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e meter/wheatstone bridge

Commander_Chaos

Oct 9, 2020
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My only experience with electronics is that I once built a distortion pedal from a book for my electric guitar. That was decades ago and it was totally spelled out for me so I didn't understand what I was actually doing.

I want to build an e-meter similar to the ones used by an organization that I won't name because it would be a PITA to have them contact me. This is strictly a recreational exercise. There's lots of schematics on the internet but all of them make big assumptions about the knowledge of the person reading them. Here's one:

https://www.cs.cmu.edu/~dst/E-Meter/koos-workingmeter.gif

To build it I'd need to know what the components are and where to source them. For instance, I know what a resistor is but when I look them up on line there's lots with the same value and I don't know what the difference is. I also see the electrodes marked "cans" but I don't see batteries. Yes, I'm that ignorant.

Any help would be appreciated.
 

ChosunOne

Jun 20, 2010
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I'll leave it to others better qualified to help you with the electronics, but I just wanted to say:
Congratulations on disconnecting from the organization that requires use of the "official", sanctioned, and poorly-made e-meter. I suspect they actually do make it within the organization itself, simply because it's probably the only organization in America where labor is cheaper than in China. Apparently they don't know how to reach you, or you'd still be getting tons of junk mail from them. I applaud your commitment to stay under their radar. Keep up the good work.
 

Nanren888

Nov 8, 2015
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Can't say I think such a circuit is much use for anything, but , ...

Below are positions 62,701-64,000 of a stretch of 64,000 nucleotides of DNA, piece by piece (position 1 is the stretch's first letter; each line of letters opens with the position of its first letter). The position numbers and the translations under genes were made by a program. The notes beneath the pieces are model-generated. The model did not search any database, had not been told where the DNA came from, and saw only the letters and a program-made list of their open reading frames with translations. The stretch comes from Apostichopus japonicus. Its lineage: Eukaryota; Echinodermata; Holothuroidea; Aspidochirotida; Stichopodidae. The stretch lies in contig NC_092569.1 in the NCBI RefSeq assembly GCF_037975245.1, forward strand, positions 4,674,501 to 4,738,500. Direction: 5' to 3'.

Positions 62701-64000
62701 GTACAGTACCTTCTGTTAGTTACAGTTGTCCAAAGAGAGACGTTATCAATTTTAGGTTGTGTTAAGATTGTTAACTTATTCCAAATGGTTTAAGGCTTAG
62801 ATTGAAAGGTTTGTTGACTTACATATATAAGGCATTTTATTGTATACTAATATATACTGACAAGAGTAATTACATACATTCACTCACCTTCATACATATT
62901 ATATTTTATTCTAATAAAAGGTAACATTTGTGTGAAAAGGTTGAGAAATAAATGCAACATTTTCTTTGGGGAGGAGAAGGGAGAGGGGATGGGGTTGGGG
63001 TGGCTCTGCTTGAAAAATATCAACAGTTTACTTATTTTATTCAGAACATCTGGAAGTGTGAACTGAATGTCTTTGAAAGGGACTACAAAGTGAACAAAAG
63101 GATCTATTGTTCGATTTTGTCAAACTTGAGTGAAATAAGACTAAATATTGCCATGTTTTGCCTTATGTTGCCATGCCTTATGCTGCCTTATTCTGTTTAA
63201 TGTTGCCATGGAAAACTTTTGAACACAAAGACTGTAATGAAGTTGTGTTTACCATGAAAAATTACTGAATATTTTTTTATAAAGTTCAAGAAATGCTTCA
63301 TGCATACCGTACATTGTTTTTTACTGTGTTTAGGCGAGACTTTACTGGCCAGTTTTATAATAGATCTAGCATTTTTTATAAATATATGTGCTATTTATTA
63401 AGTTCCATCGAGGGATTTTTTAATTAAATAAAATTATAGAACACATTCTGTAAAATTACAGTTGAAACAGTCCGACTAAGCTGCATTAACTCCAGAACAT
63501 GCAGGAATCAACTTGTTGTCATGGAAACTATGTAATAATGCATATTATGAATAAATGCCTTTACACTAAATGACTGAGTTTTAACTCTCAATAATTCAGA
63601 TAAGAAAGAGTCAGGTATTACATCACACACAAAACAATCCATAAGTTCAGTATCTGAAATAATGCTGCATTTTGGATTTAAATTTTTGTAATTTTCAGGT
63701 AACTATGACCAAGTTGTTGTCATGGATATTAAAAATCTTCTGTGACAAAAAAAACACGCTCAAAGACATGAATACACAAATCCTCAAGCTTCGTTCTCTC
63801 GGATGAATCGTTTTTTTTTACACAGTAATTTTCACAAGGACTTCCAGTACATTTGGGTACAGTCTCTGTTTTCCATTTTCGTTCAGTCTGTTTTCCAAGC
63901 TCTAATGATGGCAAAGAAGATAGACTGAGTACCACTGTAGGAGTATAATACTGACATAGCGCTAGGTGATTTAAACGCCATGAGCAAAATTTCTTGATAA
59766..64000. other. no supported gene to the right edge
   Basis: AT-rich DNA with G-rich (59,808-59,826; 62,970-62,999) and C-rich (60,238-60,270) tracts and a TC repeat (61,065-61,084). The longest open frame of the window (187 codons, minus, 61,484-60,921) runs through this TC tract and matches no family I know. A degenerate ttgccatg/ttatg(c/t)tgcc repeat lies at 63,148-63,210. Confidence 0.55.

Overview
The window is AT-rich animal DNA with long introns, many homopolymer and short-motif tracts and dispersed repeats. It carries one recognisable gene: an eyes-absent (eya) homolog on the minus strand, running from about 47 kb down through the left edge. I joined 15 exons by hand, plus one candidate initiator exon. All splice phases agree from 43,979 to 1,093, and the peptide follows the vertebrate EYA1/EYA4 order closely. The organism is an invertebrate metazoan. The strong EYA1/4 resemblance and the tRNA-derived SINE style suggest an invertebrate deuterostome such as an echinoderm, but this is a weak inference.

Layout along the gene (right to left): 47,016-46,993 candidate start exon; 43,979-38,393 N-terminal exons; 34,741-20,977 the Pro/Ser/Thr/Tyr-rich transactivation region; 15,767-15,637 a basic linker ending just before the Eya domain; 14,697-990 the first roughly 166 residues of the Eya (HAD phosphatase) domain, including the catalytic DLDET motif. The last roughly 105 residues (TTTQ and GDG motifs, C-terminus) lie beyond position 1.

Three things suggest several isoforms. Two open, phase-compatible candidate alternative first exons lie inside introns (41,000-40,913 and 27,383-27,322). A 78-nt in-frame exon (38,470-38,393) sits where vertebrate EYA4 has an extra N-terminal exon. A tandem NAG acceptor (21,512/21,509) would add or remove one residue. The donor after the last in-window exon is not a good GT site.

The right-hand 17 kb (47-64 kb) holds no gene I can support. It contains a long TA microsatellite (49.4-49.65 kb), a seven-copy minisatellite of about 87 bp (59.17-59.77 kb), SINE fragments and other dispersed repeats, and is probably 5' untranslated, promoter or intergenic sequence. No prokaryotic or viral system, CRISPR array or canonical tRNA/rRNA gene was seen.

Battery marked "9 volt" near the left, above centre. Near a regulator which provides a regulated 5 volt to the ciruit from the 9 volt battery.
.
What method are you going to use to build it? I mean to support the components and connect them together?
vero board?
This will partly determine the types of components you want.
It's all low voltage, low power, so the components should be plentifully available.
Four presets to adjust and two potentiometers, presumably to be available to the user.
 

Commander_Chaos

Oct 9, 2020
4
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Oct 9, 2020
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I should have clarified that I was never a part of this organization, nor do I want to be. I also don't believe this device has any useful benefit. This is really just morbid curiosity about an extremely strange topic.
 

Commander_Chaos

Oct 9, 2020
4
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Oct 9, 2020
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I don't know what a Vero board is but when I made the guitar pedal I used a bread board. Is that the same thing?

For the potentiometers I'm assuming I need linear ones as opposed to the audio I've used rewiring guitars.

I think I'll go through the list, find components and post links here. Maybe I can get a thumbs up or down on whether they're right.
 

Harald Kapp

Moderator
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Nov 17, 2011
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I think I'll go through the list,
Good start.

For ease of building, use leaded resistors, 1/4 Watt, accuracy 5 % or better (but more expensive) like you can find e.g. here.
The pots in the list are standard linear potentiometers.
The presets are also a kind of potentiometer, but meant to be adjusted once, not continuously. Your more likely to find the under their modern label "trimmer potentiometer" like these here.
For the voltage regulator use an 78L05 or 7805 like one of these.
The electrodes marked "cans" that you are wondering about are simply metallic conductive "thingies" that you hold in your hands. You can use anything you please, e.g. empty tin cans, steel balls or whatever you like to hold - as long as it is conductive and you are able to connect the wires to them.
The mounting board from the list is what Nanren88 meant by Veroboard and possible the same "breadboard" you used in your previous build. Here's a video that shows how to create a circuit on a reusable breadboard and transfer it to a Veroboard (stripboard type). The stripboard type used has strips (hence the name) of copper traces running in parallel which makes it easy to connect components, but care has to be taken where to place components and the strips have to be interrupted in the right places to avoid short circuits. There is also a variant of Veroboard that has the contacts but no copper strips (traces we call them). That per se avoids short circuits and gives you more freedom in placing components but on the downside requires more wiring work as you need to make every connection with strands of wire.

Hope that helps.
 
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